The best way to learn how to mix, is to mix. Period.
Yes, learning tips and tricks is important to expand your arsenal of mixing techniques. But simply doing more of the thing you’re learning is almost always the best way to learn. You’ll get hands on experience and you’ll start to train your ears. You should then try getting some critiques on your mixes to give you an idea of how you’re doing.
Before you can do all that, though, you’ll need something to mix. If you’re not at the stage where you’re getting clients yet, or you don’t have time to record a huge amount of music yourself, multitracks are a great option. There are plenty of multitrack recordings out there that you can download for free and start experimenting with.
I’ve pulled together three free multitracks to mix to make practice easier. Every multitrack on here is free so they’re all worth a look. Try to aim for one extra mix per week!
Telefunken’s Live From The Lab series features bands of an eclectic mix performing songs live in various rooms. The songs are all recorded using Telefunken mics, and the multitracks are offered to you for free for mixing practice.
The great thing about Telefunken’s multitracks is that they’re varied in style, allowing you to focus on your preferred genre, or the genre that you need more practice with. At the time of writing, there are over 100 multitracks available to download.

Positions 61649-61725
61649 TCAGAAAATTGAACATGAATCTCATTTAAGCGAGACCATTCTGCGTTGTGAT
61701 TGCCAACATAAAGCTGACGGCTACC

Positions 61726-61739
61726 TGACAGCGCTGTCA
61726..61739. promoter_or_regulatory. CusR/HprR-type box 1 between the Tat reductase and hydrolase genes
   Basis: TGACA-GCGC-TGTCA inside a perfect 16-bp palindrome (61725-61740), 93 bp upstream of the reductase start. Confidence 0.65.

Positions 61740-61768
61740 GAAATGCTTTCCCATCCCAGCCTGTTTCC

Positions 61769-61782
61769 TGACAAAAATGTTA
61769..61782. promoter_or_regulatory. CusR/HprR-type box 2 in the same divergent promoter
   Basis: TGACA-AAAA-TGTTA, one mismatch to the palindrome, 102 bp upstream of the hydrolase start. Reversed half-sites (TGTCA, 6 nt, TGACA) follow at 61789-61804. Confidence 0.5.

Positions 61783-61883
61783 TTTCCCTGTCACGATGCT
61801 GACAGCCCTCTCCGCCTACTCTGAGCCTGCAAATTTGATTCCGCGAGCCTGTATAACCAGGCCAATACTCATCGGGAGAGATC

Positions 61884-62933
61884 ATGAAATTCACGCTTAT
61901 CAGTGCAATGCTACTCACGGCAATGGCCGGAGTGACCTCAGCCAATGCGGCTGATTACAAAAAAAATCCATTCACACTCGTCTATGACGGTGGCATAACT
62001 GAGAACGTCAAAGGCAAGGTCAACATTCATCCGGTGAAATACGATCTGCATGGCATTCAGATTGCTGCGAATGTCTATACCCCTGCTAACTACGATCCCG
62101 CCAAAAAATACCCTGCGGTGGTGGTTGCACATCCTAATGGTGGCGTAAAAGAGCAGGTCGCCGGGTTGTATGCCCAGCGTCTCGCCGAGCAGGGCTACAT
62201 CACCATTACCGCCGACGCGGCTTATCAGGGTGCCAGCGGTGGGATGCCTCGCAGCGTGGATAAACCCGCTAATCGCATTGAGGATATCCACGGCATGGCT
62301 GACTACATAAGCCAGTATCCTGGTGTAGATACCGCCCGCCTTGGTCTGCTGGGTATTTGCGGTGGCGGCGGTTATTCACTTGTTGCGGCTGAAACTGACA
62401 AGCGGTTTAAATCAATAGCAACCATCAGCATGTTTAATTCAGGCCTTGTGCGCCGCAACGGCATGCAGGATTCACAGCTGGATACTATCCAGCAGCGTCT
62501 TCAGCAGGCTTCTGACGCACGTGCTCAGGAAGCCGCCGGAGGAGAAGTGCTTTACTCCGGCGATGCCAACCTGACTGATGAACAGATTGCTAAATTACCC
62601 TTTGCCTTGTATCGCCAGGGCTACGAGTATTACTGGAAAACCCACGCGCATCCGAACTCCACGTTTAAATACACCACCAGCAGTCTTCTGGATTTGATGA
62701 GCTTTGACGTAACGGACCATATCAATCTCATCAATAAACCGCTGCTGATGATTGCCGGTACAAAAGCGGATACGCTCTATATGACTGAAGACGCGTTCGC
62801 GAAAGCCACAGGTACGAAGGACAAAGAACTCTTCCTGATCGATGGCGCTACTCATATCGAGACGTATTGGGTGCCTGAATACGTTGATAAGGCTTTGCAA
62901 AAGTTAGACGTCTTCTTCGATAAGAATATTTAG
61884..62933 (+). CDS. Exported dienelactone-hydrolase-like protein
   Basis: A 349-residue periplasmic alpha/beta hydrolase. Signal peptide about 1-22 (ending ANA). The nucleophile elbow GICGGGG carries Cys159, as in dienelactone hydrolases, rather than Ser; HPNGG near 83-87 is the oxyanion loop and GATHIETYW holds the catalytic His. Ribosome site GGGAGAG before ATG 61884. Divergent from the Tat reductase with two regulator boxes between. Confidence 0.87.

Cambridge Music Technology, run by Mike Senior from Sound on Sound magazine, offers a solid collection of multitracks and other resources. You’ll find a broad range of genres here, from jazz to rock to orchestral. You can find them at the bottom of the page, with submissions from independent engineers .
The beauty of Cambridge MT is that it’s got something for everyone. Also, if you’re looking for session files for a certain DAW, many of the multitracks here include them.
Producer/engineer extraordinaire, Warren Huart, offers up a tidy little bundle for free on his Produce Like a Pro website. The bundle includes a full 83-track rock song for you to practice your mixing skills on – one of the biggest free multitracks to mix that I could find. The beauty of having such a large session to mix is that you can choose to only focus on certain aspects of the track. You could bring in just the drums if you need more drum mixing practice. Or, you could leave out the keys and backing vocals to keep things simple, before ramping things up with a larger session once you’re more comfortable.
Warren has included his mix session as well, so if you’re struggling with the mix, you can see how a pro would tackle it. A small collection of drum samples are also included, with Pro Tools sessions. If you tend to use drum replacement in your mixes, these may prove useful.
Drop a comment below if you’re planning on tackling any of these mixes! And feel free to link any mixes of yours for others to critique. Oh, and if you don’t have any software to mix them yet, take a look at these free digital audio workstations.